• ITVI.USA
    15,097.280
    -2.920
    0%
  • OTLT.USA
    2.895
    0.003
    0.1%
  • OTRI.USA
    19.150
    0.030
    0.2%
  • OTVI.USA
    15,068.770
    -2.780
    0%
  • TSTOPVRPM.ATLPHL
    2.960
    0.380
    14.7%
  • TSTOPVRPM.CHIATL
    3.710
    0.160
    4.5%
  • TSTOPVRPM.DALLAX
    1.290
    -0.010
    -0.8%
  • TSTOPVRPM.LAXDAL
    3.720
    0.010
    0.3%
  • TSTOPVRPM.PHLCHI
    2.240
    0.100
    4.7%
  • TSTOPVRPM.LAXSEA
    4.160
    0.060
    1.5%
  • WAIT.USA
    132.000
    -5.000
    -3.6%
  • ITVI.USA
    15,097.280
    -2.920
    0%
  • OTLT.USA
    2.895
    0.003
    0.1%
  • OTRI.USA
    19.150
    0.030
    0.2%
  • OTVI.USA
    15,068.770
    -2.780
    0%
  • TSTOPVRPM.ATLPHL
    2.960
    0.380
    14.7%
  • TSTOPVRPM.CHIATL
    3.710
    0.160
    4.5%
  • TSTOPVRPM.DALLAX
    1.290
    -0.010
    -0.8%
  • TSTOPVRPM.LAXDAL
    3.720
    0.010
    0.3%
  • TSTOPVRPM.PHLCHI
    2.240
    0.100
    4.7%
  • TSTOPVRPM.LAXSEA
    4.160
    0.060
    1.5%
  • WAIT.USA
    132.000
    -5.000
    -3.6%
InsightsNewsWeather and Critical Events

Weekend of high winds, high heat in Southern California

Increased risk of wildfires, rollovers in Los Angeles area

Truckers will have to deal with windy, hot weather if they’re heading to the busy freight hubs in Southern California.

A moderate Santa Ana wind event will develop over much of Los Angeles and Ventura counties beginning Friday morning and continuing into Saturday evening. Peak northeasterly wind gusts will range from 30 to 45 mph, but could reach 55 mph in some spots. The National Weather Service expects the peak winds to occur in the morning and early afternoon hours each day. This will increase the risk for rollovers, especially for drivers who are deadheading (pulling empty trailers) or carrying light loads. However, gusts exceeding 40 mph could cause problems for drivers hauling full truckloads.

(Map: FreightWaves SONAR Critical Events, Oct. 15, 2021, 8 a.m. ET. To learn more about FreightWaves SONAR, click here.)

Widespread humidity of 15% or less is expected, along with very warm high temperatures between 80 and 90 degrees in coastal and valley areas. As a result of the Santa Ana winds combined with low humidity, critical fire weather conditions are likely. New wildfires could spark and spread quickly.

Because of the elevated risk, the NWS has issued a red flag warning for downtown Los Angeles and the city’s coastal areas; the Los Angeles County mountains and San Fernando Valley; the Ventura County Mountains; the Ventura County interior and coastal valleys; and the Santa Clarita Valley.

The warning area does not include the Alisal wildfire, which started Monday just west of Santa Barbara. According to InciWeb, a clearinghouse for U.S. wildfire information, U.S. Highway 101 has reopened in both directions from Goleta to California Route 1 (Pacific Coast Highway).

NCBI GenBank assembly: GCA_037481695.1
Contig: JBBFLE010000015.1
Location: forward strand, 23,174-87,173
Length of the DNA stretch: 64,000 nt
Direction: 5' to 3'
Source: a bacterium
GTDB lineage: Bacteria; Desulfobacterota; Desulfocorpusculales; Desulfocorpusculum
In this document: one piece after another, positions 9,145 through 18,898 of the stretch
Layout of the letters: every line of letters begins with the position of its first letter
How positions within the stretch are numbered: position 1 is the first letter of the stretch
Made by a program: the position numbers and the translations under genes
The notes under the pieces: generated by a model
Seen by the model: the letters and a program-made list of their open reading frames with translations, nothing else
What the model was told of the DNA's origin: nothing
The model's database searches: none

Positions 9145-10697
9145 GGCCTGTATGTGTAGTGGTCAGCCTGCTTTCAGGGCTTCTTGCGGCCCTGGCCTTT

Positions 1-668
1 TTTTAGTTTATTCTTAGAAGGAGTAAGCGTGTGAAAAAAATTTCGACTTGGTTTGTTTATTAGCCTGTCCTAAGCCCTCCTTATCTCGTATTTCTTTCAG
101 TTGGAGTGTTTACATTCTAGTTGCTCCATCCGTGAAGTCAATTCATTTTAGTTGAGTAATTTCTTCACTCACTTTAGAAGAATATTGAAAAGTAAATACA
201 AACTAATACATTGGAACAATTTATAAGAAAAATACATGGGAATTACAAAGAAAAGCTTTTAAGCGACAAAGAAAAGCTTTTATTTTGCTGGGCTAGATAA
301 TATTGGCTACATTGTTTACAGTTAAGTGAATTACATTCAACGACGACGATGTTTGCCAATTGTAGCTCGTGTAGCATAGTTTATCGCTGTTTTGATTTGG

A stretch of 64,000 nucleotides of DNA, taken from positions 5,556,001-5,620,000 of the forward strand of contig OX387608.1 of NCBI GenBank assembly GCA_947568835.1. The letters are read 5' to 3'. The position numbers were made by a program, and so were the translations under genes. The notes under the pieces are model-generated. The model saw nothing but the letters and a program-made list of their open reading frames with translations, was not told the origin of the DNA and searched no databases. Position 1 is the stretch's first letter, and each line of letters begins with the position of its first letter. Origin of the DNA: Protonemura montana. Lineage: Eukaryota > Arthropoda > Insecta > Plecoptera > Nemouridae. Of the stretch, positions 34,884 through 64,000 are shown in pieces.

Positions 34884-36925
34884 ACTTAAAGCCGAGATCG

The railway parallel to US-101 has also reopened for travel in both directions and all services are expected to return to normal.

Major lanes of concern in California

• Interstate 10 from Los Angeles to Santa Monica.
• Interstate 405 from Los Alamitos to West Los Angeles.
• Interstate 5 from Buena Park to Gorman.
• California Route 1 from Long Beach to Sea Cliff.
• U.S. Highway 101 from La Conchita to Los Angeles.

Click here for more FreightWaves articles by Nick Austin.

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Nick Austin, Director of Weather Analytics and Senior Meteorologist

In his nearly 20 years of weather forecasting experience, Nick worked on air at WBBJ-TV and WRCB-TV, including time spent doing weather analysis and field reporting. He received his Bachelor of Science in Meteorology from Florida State University as well as a Bachelor of Science in Management from Georgia Institute of Technology. Nick is also a member of the American Meteorological Society and National Weather Association. As a member of the weather team at WBBJ-TV in Jackson, Tennessee, Nick was nominated for a Mid-South Emmy for live coverage of a major tornado outbreak in 2008. As part of the weather team at WRCB-TV in Chattanooga, Tennessee, Nick shared the Chattanooga Times-Free Press Best of the Best award for “Best Weather Team” for eight consecutive years. Nick earned his National Weather Association Broadcasting Seal in 2005.

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